This spring and summer I am sharing a wild flower or weed from in and around my garden each Wednesday, and today it is an Orange Hawkweed or Hawk Bit: Hieracium (or Pilosella) aurantiacum.
I actually planted one of these in my Herb Bed a few years ago, because I love them so much and they are also said to have healing properties, for example as an eye wash, for gargling or as tea. I have since discovered that there are a few patches in the meadow too; this year we have left the vast majority unmown, and we are seeing more wild flowers than usual.
I looked up this weed and found some other common names are ‘fox-and-cubs’ (perhaps due to the colour and its silvery hairy stems?) and ‘devil’s paintbrush’. But I prefer ‘Hawkweed’, or the German ‘Habichtskraut‘; legend has it that hawks brushed their eyes with the milky substance from the stems, thus giving them excellent eyesight…
So if this pops up in a flower bed it will be allowed to stay, or perhaps moved to a more appropriate spot. It spreads by rhizome, but in my dry soil has not been problematic at all. The one in my Herb Bed is, to be precise, a cultivated form called Hieracium x rubra…
Have you seen this weed in or near your garden? Would you welcome it? 😉
I’d love to see what is growing wild and weedy in your garden right now, so do join me. I will be posting every Wednesday until I run out of weeds…. although at the moment I am having to be very selective as there are so many pretty weeds simply everywhere in May!
I am continuing my weekly look at weeds/ wild flowers with a very familiar plant to most of you…
So, when you see this photo, what is your first thought?
Oh no, so many dandelions! OR
Oh, how lovely!
So do you consider them as weeds or wild flowers? 😃
In any case, this is a wonderful sight in spring. The bees are enjoying them, and Anouk looks like she approves of them as well. 😉
Yes, this week’s wild flower is the Dandelion, or Taraxacum officinale.
It may in fact be the most common weed, growing in lawns, nooks and crannies, fields and cracks in city paving They are masters at spreading and invading tiny spaces.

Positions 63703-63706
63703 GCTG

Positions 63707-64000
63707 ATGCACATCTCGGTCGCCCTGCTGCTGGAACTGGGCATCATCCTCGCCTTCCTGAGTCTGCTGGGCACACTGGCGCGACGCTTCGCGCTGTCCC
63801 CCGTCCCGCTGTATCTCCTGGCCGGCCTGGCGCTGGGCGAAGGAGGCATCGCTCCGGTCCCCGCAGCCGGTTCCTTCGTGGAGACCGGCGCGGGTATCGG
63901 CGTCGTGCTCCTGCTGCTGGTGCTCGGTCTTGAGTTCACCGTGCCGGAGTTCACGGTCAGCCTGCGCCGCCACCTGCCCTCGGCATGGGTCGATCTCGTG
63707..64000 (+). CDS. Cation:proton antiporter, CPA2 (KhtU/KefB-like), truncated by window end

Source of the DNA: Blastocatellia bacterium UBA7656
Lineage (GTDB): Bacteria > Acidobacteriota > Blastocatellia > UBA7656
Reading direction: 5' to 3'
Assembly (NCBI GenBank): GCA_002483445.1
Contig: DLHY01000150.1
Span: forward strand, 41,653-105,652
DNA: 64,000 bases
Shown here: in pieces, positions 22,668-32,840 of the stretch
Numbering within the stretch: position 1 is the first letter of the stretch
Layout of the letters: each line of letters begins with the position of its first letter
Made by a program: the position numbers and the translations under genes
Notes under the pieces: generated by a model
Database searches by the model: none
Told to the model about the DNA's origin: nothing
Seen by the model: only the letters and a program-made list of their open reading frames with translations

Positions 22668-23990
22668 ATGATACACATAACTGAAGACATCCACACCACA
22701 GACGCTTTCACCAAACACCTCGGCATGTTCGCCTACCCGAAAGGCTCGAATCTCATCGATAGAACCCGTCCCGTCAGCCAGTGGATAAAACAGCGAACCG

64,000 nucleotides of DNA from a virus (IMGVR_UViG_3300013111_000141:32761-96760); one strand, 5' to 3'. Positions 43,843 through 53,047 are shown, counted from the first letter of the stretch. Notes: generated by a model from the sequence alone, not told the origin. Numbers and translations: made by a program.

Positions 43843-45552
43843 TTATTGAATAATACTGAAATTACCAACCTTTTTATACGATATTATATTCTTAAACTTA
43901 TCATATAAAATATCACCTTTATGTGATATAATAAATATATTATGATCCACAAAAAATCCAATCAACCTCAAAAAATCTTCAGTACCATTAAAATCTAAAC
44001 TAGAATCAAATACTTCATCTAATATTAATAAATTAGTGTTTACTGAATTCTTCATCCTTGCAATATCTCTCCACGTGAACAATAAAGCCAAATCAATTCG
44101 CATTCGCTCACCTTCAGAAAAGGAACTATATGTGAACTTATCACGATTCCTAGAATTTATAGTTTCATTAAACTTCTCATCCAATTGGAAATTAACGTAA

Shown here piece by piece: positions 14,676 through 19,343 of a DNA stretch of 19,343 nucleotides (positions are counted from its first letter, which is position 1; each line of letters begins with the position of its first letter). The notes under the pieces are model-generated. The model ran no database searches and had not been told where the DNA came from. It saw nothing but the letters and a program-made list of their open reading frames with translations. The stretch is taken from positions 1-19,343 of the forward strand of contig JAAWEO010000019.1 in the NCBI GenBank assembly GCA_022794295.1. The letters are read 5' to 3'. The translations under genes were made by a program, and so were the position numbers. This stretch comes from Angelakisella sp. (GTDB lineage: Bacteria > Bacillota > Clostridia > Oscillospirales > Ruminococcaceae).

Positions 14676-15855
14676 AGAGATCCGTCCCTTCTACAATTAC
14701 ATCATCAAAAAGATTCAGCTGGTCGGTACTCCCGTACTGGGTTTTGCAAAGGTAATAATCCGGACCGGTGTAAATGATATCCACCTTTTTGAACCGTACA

I assume these grow more or less all over the world, but do let me know if they don’t grow where you live. There are hundreds of different species of them. And, like the plant I featured last week (Wild Erodium), these are also edible. A few leaves added to a salad will aid digestion due to the bitter substances they contain, and will boost your vitamin and minerals intake. (Take a look here at Cindy’s delicious salad and her wonderful bouquet!) Or add a few leaves to soup or sauces and sprinkle some flowers on top for decoration. 😃
The colour alone makes me smile…
Why not join me each Wednesday with a post about a weed or wild flower in your garden. And leave a link in the comments below.🌱
I have decided to share some of the wild flowers, and/or so-called ‘weeds’, that grow in my garden and will post each Wednesday over the next few weeks. At times it may be hard to define what is a weed or a wild flower, but the Merriam Webster dictionary defines a weed as:
a plant that is not valued where it is growing and is usually of vigorous growth. especially : one that tends to overgrow or choke out more desirable plants.
If anyone would like to join me, and share a local wild flower or weed each week, please do. And leave a link in the comments below. I would be really interested to see what pops up in your garden or countryside either to please or annoy you!
Today I will share a wild flower that I have noticed for the first time this year, growing here in our meadow:
Erodium cicutarium, or common stork’s bill.
The flowers are tiny, about 1 to 1.5 cm in diameter, but bright pink so immediately noticeable. According to Wikipedia, the young leaves are edible raw or cooked, tasting strongly of parsley if picked young. I have yet to try them. 😉
I haven’t spotted this pretty wild flower spreading to my flower beds yet. But I am now sure I would be able to identify it if it did attempt to invade. And I may redefine it in my book as a weed!
Perhaps you have seen this flower in your garden? Do let me know in the comments below.
Cream, yellow and white seem to be predominant colours all around us now, with the hedgerows alive with St John’s Wort (Hypericum perforatum), Queen Ann’s Lace (Daucus carota), golden grasses and Yarrow (Achillea millefolium), to name just a few.
I picked some wild flowers from the edges of a meadow that has not been cut at all this summer, and plonked them in a vase. But for Cathy’s meme I decided a ‘proper’ vase was needed and gathered more creams and whites and yellows for my milk jug. This was also inspired by the roadsides and hedges, and by the jug itself.
The Leucanthemum daisies and yellow Achillea ‘Parker’ were the starting point. Then Alchemilla mollis and some yellow Fennel were added, along with some Feverfew, Clematis seed heads, a white Heuchera flower, wild Yarrow and some white airy wild flowers that look a bit like cow parsley, but I don’t know what they are…. Milk Parsley perhaps?
I love the sunshine effect this vase created when I brought it inside. 😀
And here was the first vase from the meadow. I may not have identified everything correctly, as there were a few things I recognize but have never named…
Scabiosa and Galium verum (Lady’s Bedstraw)
Dianthus, Chamomile, Hawkeed
Sweet clover (Melilotus) and Ononis
There is a large stem of Artemisia in there too, as well as various clovers, some Agrimony and some wild Yarrow (Achillea).
Our host Cathy at Rambling in the Garden is having a party with Annabelle today, so do drop by for a share in the celebrations! 😉